- By – Sotonye Ijuye-Dagogo
“Give not thy strength unto women, nor thy ways to that which destroyeth kings”
Provers 31:3 (KJV)
History is adorned with exploits of women; some heroic and valiant; others atrocious and villainous. Women build men and empires and bring down kings and kingdoms.
Apart from the overriding love for God and humanity, the other driving force that propelled High Chief O. B. Lulu-Briggs from the proverbial grass to grace; from a hand truck pusher to a household name and from an agricultural labourer to an oil mogul – the unquenchable zeal that propelled him through his checkered life history, was the institutionalization of the Lulu-Briggs family within the pantheon of the Young-Briggs chieftaincy stool and the Oruwari Briggs House of Abonnema.
High Chief O. B. Lulu-Briggs spearheaded a renaissance that restored the pride of place to the Young-Briggs stool and the Oruwari Briggs House of Abonnema, recounting history and erecting monuments, whilst announcing the strong presence of the Lulu-Briggs family among the great families and houses in Kalabari Kingdom.
All of these are at the brink of destruction and are about to be consigned into the dustbin of history, ruined by the ongoing feud within the Lulu-Briggs family since the death of the patriarch.
The family is entangled in a succession and inheritance battle to determine who is the proper person to spearhead and ensure the permanency of the Chief O. B. Lulu-Briggs legacy.
But history is replete with stories of how Kingdoms, communities and families go into long and arduous search for worthy successors to uphold the cherished legacies of forbearers and ancestors.
King Saul was anointed because he was head and shoulder above his peers and King David was chosen because he had fought off lions from devouring the family herd. King Amachree was a warrior King that led his people to war against enemies.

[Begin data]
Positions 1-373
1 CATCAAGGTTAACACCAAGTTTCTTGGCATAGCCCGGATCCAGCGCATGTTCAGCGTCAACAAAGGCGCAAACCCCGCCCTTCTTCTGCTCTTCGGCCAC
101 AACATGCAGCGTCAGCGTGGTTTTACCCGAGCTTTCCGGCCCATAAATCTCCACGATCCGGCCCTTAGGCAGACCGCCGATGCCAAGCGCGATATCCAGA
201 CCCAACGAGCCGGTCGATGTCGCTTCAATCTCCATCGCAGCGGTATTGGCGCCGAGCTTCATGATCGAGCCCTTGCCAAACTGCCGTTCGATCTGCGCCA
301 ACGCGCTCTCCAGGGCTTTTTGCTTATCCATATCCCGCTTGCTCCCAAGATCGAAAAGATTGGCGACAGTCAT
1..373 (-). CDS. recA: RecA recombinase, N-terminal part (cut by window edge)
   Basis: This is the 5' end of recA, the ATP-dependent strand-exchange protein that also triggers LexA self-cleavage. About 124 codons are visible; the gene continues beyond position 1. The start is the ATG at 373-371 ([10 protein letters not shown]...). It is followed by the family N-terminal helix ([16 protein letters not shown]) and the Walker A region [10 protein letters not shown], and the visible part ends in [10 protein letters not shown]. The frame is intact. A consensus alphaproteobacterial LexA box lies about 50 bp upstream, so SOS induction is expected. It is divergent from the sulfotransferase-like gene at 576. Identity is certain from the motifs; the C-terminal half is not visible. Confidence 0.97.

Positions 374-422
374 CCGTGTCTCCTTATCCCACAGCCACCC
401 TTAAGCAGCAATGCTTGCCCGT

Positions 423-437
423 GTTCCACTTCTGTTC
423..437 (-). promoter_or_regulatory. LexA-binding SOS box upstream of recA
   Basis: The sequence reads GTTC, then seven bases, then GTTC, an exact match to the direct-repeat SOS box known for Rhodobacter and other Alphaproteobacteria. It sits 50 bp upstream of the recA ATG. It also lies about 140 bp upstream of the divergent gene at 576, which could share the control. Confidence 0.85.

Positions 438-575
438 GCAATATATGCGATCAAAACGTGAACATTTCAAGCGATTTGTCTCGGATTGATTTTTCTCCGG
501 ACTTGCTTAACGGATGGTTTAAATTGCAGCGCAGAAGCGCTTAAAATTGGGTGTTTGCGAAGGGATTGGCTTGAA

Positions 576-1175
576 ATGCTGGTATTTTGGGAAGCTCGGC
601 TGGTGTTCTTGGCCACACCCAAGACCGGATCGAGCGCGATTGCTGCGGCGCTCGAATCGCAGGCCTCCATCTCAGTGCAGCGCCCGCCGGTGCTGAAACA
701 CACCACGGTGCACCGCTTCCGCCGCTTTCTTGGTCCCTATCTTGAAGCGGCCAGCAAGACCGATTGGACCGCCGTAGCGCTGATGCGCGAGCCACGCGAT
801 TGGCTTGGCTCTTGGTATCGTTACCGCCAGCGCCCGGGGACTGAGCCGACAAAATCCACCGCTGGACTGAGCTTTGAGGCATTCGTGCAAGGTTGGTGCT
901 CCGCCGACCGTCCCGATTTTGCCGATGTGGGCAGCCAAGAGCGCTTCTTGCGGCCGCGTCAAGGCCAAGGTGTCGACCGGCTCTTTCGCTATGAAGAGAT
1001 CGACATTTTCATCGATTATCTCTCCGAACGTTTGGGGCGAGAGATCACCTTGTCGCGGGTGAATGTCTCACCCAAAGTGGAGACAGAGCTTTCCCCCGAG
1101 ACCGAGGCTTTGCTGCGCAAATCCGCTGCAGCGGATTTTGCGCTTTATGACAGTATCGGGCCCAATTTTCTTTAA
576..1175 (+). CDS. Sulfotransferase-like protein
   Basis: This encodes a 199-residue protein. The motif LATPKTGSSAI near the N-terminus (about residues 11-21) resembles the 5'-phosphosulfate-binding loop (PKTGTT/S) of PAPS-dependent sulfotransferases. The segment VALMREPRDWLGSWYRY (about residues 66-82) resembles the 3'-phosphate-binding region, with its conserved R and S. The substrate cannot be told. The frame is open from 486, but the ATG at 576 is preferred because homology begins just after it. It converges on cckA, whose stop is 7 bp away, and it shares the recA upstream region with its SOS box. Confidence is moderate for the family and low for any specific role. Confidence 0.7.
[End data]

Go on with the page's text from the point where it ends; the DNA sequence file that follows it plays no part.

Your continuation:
But the conflict in the Lulu-Briggs family is that of “minimalization”, the act of reducing the bar, even when there are ready and very capable hands to fly the family flag. Unfortunately, those who are propagating these aberrations, cling on to feminist and anti-cultural sentiments, without also upholding truth and rectitude, even as they say that they are pastors.
At the center of the crisis are the second son of the late High Chief O.B. Lulu-Briggs, Chief Dumo Lulu-Briggs, who is the incumbent chief of the family and the all-powerful widow of the late High Chief, Mrs. Seinye Lulu-Briggs.
How did Mrs. Seinye Lulu-Briggs acquire so much powers and influence in her husband’s family, to the extent of pushing for her younger children to supersede the older sons of her husband, considering that she was married to Chief O.B. Lulu-Briggs for only 16 years of his 88 years on earth and got married to him when he was already well established at 72 years old and she in her early 40s.
Agrippina complex and the Lulu-Briggs family crisis: Comparative analysis
The story of Empress Agrippina of Rome sheds light on the puzzle in the Lulu-Briggs house of Abonnema. How Agrippina schemed to marry Claudius, lured him to adopt her son Nero, allegedly killed her husband and ultimately installed her son as emperor over Emperor Claudius’ biological son, Britannicus.
The term “Agrippina Complex” is used here to encapsulate the complicated and difficult behaviour of a woman, as exhibited by Mrs. Seinye Lulu-Briggs, in her uncontrollable desire for wealth and power, often of suicidal proportion, that destroys everything in its path to achieve that desire.
It is adapted from Sigmund Freud’s “Oedipus Complex” which the Austrian psychoanalyst derived from Sophocles Tragedy (drama), “Oedipus Rex” in which King Oedipus of Thebes unwittingly fulfilled a prophecy to kill his father and marry his mother.
The Agrippina story has a lot of similarities with the ongoing crisis in the Lulu-Briggs family. Julia Agrippina was a Roman Empress who lived from A.D. 15 to 59. She was the mother of Emperor Nero and was overwhelmed by the uncontrollable desire for wealth and influence which brought unspeakable sorrow on the Roman Empire.
The quest to make her son Emperor, saw Agrippina scheming her way to become Emperor Claudius wife in an intriguing story full of betrayals and murders. She was ruthless, ambitious, violent and domineering but physically very beautiful and was a woman of means.
Following the killing by Emperor Claudius of Messalina (his third wife), who was his wife for 10 years, Agrippina became Emperor Claudius wife. She was recommended to the Emperor by one of his advisers, Marcus Pallas, who was Agrippina’s lover at the time. Claudius had accused Messalina of treason.
Agrippina’s marriage to Claudius was not based on love, but for power. It was her third marriage and the fourth for Claudius and she became an Empress and the most powerful woman in the Roman Empire.